When the L.S.E. was founded in 1895 by the four leading Fabians, Beatrice and Sidney Webb, George Bernard Shaw and Graham Wallas, its founders were convinced of the power of education in not only lifting their fellow citizens out of poverty but also of such citizens understanding, participating, and in time, offering an alternative form of society, one that would be egalitarian, democratic, tolerant, one which would extend and deepen democracy in every aspect of life. Such an achievement would also constitute, they felt, the establishment of socialism as an alternative to capitalism. It would also function as a mediating influence in radical change and thus serve as an alternative to the violence of the class conflict which was widely advocated in a number of countries at that time and which seemed a real prospect.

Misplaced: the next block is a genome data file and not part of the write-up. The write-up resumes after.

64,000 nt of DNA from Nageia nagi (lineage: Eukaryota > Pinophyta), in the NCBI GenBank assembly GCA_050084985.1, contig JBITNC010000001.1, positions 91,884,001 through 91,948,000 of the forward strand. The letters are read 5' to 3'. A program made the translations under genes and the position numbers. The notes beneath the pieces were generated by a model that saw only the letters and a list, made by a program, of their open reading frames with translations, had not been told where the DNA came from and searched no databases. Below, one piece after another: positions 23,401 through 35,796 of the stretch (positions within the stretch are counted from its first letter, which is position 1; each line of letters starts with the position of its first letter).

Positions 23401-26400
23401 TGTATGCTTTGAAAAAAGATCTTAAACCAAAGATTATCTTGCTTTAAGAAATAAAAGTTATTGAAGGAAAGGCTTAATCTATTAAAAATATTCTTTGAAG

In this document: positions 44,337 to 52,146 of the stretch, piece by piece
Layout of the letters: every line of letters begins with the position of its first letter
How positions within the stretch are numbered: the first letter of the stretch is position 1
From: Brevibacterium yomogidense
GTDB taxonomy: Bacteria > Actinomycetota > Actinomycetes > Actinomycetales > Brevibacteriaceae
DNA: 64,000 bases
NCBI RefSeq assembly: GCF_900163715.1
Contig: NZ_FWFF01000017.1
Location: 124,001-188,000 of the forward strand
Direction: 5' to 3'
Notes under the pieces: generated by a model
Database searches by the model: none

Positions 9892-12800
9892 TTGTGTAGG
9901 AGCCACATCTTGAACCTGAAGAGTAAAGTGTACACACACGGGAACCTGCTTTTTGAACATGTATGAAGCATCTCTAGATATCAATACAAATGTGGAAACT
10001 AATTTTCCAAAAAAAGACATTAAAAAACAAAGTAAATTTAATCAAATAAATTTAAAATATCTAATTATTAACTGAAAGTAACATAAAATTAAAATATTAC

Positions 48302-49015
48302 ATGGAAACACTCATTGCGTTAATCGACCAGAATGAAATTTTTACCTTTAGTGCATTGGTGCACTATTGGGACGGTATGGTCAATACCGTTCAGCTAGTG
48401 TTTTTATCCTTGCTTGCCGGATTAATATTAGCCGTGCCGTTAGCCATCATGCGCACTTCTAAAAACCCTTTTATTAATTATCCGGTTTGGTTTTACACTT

The century that was ending, was one of immense change. The response to such change, as intellectual historians such as H. Stuart Hughes have shown, gave us the great founding texts of Marx, Weber, Durkheim, Croce and others. But it was not only philosophers and political theorists who responded to the new order that was emerging. Shaw and other writers recognised the changes that were underway, read the philosophical and political books and pamphlets, and responded with essays, lectures and literary works.

The writer as public intellectual, as analyst and campaigner for change, was a role that George Bernard Shaw and others assumed with vigour and dedication and Shaw’s involvement with the L.S.E. was part of that public engagement, as was his sustained interest in the social change he saw as necessary in Ireland, and the place of literature in assisting the consciousness that would demand and deliver that change.